Serve and work with others. Workers usually get along well with each other, do things to help other people, and are rarely pressured to do things that go against their sense of right and wrong.

  4. Support

    81% Important

    Supportive management that stands behind employees. Workers are treated fairly by their company, they are supported by management, and have supervisors who train them well.

  5. Recognition

    71% Important

    Advancement and the potential to lead. Workers are recognised for the work that they do, they may give directions and instructions to others, and they are looked up to in their company and their community.

  6. Working conditions

    67% Important

    Job security and good working conditions. There is usually a steady flow of interesting work, and the pay and conditions are generally good.

Interests

Interests are the style or type of work we prefer to do. All interest areas are shown below.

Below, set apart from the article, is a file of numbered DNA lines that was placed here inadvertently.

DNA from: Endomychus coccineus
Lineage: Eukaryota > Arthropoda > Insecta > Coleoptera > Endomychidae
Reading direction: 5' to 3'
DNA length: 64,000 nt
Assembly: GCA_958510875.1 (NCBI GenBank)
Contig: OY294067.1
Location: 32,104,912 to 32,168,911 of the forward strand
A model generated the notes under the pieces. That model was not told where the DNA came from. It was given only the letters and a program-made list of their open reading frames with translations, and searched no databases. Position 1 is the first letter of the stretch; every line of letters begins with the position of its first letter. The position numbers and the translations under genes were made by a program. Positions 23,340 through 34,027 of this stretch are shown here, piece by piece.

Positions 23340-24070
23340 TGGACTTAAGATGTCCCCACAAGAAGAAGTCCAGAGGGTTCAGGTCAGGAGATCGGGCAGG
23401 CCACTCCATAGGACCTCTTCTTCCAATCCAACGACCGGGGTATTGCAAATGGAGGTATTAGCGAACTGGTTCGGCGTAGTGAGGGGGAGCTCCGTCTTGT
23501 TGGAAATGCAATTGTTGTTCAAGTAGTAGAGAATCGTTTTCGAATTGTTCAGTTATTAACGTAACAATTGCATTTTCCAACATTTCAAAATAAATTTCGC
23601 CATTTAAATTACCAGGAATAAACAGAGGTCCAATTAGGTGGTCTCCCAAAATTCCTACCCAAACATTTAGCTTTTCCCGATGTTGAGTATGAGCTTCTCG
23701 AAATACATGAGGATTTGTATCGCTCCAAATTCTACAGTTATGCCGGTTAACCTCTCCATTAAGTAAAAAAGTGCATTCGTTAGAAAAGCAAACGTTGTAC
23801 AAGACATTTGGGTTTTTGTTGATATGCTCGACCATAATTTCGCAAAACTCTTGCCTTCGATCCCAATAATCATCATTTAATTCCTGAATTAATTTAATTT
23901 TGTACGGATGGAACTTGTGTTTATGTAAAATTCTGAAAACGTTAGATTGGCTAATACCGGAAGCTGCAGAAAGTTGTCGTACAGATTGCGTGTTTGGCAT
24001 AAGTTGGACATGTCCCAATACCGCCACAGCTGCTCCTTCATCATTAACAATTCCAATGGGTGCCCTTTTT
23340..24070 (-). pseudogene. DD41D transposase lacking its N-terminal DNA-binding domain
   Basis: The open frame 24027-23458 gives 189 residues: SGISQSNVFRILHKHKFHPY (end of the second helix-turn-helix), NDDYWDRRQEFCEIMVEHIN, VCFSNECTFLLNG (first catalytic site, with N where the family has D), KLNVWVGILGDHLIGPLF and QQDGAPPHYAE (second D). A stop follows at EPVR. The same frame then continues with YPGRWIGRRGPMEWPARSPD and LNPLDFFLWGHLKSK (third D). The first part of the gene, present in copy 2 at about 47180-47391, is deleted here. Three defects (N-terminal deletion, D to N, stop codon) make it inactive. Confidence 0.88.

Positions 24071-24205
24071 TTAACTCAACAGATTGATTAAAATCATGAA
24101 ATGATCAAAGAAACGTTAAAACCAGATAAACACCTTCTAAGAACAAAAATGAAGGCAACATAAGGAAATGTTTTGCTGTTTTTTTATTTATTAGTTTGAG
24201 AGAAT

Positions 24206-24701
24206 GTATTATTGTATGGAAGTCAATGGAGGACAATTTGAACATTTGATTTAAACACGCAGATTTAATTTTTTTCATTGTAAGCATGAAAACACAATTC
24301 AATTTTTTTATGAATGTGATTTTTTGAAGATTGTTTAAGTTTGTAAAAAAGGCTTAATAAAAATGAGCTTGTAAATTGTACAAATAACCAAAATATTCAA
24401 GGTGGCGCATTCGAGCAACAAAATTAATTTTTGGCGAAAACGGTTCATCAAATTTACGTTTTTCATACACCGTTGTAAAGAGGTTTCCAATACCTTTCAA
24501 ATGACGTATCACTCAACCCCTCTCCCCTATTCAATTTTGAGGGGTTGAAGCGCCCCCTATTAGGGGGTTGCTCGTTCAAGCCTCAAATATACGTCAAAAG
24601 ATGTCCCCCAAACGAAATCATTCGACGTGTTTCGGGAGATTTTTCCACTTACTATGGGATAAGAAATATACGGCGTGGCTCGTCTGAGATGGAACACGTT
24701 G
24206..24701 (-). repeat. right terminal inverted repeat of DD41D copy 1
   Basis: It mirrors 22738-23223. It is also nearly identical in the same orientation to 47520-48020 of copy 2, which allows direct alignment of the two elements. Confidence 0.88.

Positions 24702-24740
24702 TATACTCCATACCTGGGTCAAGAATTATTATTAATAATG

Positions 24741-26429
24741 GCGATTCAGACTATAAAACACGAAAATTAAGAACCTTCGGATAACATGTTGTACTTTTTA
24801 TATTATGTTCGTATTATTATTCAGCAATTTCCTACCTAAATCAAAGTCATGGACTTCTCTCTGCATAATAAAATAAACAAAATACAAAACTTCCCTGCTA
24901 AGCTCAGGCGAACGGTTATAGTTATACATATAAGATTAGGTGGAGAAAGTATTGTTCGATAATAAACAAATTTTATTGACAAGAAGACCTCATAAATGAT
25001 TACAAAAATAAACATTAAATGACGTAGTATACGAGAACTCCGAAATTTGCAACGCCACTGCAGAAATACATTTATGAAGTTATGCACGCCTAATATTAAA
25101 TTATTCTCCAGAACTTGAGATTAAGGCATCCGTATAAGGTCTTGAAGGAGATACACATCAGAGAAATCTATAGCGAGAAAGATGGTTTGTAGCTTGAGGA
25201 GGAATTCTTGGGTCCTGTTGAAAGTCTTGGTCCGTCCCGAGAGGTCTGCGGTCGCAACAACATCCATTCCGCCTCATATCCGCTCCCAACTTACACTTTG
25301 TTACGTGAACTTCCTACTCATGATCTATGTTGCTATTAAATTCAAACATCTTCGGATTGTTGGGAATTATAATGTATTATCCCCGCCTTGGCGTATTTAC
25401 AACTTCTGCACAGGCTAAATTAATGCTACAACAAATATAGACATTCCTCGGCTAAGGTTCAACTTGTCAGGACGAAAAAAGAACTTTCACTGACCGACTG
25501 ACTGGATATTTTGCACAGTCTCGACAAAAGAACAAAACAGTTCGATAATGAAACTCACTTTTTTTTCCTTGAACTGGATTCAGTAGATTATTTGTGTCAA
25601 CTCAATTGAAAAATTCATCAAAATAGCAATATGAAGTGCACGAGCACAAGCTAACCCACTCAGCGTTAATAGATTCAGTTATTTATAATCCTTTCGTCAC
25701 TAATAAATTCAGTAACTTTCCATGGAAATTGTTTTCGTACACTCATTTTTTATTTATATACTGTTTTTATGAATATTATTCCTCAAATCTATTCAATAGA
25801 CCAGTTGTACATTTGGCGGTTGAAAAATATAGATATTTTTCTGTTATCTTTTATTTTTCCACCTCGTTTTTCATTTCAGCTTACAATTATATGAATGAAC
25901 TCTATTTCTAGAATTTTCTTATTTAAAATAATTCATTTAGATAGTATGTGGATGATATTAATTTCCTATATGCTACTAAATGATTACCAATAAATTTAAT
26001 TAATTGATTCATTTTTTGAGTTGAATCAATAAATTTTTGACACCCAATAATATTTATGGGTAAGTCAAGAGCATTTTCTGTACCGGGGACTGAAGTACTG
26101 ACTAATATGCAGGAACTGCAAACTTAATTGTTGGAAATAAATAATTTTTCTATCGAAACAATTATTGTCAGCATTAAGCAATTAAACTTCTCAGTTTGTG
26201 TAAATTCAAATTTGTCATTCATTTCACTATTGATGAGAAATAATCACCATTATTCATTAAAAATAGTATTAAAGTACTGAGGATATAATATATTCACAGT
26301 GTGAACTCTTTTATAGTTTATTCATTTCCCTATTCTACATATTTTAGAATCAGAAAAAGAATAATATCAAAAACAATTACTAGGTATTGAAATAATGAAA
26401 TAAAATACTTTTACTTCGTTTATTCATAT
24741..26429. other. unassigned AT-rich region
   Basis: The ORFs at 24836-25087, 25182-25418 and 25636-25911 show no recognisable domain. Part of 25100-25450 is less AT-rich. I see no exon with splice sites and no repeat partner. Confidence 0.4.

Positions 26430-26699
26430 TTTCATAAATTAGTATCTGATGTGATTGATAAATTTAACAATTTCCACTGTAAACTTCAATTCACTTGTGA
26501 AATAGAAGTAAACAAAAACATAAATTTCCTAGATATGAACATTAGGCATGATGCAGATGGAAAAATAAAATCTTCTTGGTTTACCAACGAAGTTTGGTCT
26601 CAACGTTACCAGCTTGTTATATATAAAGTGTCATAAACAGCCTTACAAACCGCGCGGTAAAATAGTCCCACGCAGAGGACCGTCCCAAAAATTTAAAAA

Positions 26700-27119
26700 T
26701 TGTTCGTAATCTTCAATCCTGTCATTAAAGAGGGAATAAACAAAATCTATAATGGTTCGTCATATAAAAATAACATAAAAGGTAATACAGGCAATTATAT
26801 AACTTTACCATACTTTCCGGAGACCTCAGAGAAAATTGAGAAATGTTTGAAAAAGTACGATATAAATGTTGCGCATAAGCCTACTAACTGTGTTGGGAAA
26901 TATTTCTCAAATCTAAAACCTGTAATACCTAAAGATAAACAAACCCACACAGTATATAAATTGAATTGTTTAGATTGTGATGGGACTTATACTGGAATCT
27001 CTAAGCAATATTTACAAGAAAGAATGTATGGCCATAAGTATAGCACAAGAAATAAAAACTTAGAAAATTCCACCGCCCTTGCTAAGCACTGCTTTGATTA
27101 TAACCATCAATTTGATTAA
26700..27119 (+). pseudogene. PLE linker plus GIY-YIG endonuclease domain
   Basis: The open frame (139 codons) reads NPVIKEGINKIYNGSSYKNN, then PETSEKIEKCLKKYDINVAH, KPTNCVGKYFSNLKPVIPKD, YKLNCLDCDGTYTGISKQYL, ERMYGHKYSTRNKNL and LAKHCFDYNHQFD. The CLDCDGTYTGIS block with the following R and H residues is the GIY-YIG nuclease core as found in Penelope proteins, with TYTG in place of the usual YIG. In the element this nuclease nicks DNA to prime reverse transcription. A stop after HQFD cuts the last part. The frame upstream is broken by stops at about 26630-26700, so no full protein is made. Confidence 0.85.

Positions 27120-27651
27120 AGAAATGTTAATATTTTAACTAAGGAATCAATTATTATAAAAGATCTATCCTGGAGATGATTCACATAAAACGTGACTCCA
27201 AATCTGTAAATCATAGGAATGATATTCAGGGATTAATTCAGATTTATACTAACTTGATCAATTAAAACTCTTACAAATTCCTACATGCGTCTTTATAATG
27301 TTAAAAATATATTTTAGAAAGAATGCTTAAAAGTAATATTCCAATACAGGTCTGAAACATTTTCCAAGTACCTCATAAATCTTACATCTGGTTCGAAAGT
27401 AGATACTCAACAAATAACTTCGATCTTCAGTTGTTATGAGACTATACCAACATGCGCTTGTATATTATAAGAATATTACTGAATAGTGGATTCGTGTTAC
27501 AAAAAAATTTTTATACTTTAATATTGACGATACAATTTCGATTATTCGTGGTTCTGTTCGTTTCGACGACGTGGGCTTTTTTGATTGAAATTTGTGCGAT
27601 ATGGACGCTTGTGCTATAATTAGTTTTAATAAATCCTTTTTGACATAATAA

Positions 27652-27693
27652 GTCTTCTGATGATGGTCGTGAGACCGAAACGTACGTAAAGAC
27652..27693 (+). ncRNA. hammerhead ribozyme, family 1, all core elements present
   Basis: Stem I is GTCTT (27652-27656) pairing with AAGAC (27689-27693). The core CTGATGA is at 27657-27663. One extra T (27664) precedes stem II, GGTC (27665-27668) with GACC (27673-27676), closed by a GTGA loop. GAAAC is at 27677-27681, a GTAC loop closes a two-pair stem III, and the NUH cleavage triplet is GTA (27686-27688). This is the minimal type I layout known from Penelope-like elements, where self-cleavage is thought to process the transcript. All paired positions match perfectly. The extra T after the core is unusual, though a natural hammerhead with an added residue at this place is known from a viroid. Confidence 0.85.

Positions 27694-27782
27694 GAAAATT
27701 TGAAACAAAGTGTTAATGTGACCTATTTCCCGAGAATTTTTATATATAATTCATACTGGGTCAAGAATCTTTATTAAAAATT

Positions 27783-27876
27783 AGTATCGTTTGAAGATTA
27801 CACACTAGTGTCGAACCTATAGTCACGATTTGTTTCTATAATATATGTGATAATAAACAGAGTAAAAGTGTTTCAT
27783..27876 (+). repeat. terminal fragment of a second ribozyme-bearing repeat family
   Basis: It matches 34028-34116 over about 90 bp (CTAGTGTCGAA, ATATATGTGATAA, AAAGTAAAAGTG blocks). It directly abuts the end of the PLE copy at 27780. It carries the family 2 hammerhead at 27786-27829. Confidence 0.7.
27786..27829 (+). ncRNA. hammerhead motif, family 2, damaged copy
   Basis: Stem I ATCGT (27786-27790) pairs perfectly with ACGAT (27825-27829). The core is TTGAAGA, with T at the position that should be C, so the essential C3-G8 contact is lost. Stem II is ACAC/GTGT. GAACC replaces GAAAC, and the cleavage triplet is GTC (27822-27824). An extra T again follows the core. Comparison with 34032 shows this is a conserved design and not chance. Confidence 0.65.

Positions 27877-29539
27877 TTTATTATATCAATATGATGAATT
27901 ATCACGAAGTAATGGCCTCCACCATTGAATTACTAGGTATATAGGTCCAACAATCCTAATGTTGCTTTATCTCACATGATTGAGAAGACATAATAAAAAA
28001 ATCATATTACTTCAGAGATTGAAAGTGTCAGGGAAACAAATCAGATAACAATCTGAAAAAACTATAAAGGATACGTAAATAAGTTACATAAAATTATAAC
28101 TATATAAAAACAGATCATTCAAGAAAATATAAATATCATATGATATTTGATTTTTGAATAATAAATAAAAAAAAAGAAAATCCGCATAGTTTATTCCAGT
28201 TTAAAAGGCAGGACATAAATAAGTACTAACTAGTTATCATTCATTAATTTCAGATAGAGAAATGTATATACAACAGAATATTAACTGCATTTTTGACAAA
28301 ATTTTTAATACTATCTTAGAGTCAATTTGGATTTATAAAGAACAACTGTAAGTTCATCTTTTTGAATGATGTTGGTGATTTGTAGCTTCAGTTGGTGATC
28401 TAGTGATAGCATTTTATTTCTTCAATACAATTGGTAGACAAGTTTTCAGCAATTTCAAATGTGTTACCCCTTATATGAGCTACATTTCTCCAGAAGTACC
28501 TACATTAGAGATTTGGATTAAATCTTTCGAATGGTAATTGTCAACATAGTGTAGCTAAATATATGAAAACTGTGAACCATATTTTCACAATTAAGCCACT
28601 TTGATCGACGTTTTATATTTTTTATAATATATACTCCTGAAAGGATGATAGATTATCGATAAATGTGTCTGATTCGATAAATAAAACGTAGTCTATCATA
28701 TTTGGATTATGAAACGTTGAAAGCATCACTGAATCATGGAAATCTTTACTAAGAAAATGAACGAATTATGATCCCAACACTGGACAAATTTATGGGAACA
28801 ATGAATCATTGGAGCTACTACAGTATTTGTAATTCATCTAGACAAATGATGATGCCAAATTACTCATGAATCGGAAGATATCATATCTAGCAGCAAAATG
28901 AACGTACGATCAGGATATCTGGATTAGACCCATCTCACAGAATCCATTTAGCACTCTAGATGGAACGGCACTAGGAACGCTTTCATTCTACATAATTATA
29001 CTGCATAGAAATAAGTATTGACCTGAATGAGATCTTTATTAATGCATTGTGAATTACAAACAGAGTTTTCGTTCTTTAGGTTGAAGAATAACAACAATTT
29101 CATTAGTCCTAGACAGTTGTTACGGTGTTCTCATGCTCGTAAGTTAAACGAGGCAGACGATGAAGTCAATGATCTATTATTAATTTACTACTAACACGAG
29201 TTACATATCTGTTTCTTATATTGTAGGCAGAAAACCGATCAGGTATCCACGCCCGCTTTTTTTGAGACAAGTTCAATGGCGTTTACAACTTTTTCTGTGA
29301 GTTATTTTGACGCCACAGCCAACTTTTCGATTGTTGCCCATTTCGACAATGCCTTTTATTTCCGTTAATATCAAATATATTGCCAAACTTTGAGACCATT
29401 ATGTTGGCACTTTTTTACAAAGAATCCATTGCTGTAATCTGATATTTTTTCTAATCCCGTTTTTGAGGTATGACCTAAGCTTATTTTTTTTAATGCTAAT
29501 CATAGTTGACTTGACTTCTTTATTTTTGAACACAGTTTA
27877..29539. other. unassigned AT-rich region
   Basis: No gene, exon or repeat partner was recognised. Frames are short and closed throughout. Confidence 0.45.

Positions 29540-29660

1. Practical

    81% Important

    Practical, hands-on work. Often with plants and animals, or materials like wood, tools, and machinery.

  2. Enterprising

    76% Important

    Starting up and carrying out projects. Leading people and making many decisions. Sometimes require risk taking and often deal with business.

  3. Administrative

    62% Important

    Following set procedures and routines. Working with numbers and details more than with ideas, usually following rules.

  4. Helping

    57% Important

    Working with people. Helping or providing service to others.

  5. Analytical

    29% Important

    Ideas and thinking. Searching for facts and figuring out problems in your head.

  6. Creative

    14% Important

    Working with forms, designs and patterns. Often need self-expression and can be done without following rules.

Occupational Information Network